Inge B. says:
December 14, 2012 at 16:13
Interesting. But I don’t think this is the only place to find rhyolite at ocean spreading ridges.
In Iceland, which is located in the middle of a such, the MAR, there are lots of volcanoes containing rhyolite, the biggest known areas for that being Torfajökull, Lón and Borgarfjördur Eystri.
Also in 2007, scientists discovered a big caldera containing central volcano out on Reykjanes Ridge. [link to news.nationalgeographic.com
] As far as I could get, there has not yet been carried out research re. the petrology of the volcano, but compairing it to volcanoes on Iceland mainland – and it was eg. compaired to Krafla volcano – rhyolite could be expected among others. Around Krafla, you don’t only find basalt (in the fissure system), but also rhyolite, eg. in the lava domes Leirhnjúkur and Námafjall.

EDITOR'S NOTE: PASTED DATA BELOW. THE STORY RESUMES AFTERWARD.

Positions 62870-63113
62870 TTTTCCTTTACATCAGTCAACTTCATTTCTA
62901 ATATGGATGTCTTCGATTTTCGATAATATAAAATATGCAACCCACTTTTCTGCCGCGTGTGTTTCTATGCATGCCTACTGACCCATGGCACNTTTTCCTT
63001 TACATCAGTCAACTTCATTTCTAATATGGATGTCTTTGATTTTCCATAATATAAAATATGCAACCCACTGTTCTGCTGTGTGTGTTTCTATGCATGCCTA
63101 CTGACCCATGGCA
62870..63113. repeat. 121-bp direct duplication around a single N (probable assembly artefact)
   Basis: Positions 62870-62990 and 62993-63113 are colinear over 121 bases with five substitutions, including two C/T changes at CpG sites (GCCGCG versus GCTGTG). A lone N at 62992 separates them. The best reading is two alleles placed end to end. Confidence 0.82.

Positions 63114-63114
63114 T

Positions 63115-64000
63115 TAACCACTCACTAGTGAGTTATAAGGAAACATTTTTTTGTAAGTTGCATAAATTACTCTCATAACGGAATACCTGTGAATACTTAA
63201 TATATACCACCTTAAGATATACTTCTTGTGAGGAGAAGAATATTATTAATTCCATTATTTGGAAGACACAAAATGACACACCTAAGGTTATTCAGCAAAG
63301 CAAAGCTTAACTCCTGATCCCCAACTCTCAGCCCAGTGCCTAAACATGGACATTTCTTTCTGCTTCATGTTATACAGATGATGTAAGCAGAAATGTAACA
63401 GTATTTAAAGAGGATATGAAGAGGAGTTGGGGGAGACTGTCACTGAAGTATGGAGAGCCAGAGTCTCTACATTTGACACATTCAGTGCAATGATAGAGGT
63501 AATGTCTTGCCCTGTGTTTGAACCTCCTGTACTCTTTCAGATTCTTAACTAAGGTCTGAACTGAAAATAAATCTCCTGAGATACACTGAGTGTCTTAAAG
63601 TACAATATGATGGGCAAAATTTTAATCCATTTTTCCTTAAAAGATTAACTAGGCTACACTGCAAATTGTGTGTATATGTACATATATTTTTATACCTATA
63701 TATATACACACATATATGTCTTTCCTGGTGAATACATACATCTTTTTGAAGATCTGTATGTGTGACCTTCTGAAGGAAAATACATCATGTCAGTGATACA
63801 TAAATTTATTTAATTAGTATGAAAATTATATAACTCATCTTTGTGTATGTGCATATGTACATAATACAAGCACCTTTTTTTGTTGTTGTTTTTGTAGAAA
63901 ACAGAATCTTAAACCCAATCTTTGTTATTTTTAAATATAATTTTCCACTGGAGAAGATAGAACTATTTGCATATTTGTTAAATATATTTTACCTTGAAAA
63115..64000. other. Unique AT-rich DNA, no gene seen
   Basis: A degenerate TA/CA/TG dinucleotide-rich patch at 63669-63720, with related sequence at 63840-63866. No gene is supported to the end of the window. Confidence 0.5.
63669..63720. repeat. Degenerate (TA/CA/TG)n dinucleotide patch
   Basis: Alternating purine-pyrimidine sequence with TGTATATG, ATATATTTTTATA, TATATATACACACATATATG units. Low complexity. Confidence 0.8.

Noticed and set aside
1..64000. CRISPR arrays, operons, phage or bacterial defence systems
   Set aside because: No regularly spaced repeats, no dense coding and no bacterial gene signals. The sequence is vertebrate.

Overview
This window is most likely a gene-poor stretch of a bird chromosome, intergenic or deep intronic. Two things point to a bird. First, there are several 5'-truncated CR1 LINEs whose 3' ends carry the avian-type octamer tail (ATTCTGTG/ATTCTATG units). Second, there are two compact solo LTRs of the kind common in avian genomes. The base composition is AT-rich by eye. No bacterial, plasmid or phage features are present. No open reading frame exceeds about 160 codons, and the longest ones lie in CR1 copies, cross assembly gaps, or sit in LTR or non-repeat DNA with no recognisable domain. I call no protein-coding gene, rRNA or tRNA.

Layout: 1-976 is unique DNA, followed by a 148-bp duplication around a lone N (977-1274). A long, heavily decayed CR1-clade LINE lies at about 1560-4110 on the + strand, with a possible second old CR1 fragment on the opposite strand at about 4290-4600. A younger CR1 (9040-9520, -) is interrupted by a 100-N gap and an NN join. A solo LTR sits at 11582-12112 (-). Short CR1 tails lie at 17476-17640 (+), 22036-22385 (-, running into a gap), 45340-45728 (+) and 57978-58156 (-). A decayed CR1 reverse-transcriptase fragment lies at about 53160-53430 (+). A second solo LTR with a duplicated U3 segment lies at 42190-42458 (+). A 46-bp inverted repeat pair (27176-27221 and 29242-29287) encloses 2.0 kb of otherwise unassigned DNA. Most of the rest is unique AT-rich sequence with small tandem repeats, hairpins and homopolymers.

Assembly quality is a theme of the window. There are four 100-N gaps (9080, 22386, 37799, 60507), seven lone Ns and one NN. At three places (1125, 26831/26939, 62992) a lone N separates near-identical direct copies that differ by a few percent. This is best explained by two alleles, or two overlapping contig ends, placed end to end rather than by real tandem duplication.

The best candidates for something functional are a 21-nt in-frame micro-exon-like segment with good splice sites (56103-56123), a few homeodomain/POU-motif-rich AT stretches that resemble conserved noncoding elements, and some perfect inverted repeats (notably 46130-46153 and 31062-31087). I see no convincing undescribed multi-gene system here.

[link to commons.wikimedia.org
This is up on the summet of Námafjall, view direction north. In the background at yr. right: Krafla central volcano with the Krafla power station (steam cloud) in front, at yr. left side: the mountain chain of Kinnarfjöll on the western side of Skjálfandi bay (which is covered up by the mountains in the middle ground, all of them part of Krafla volcanic system).
[link to volcanocafe.wordpress.com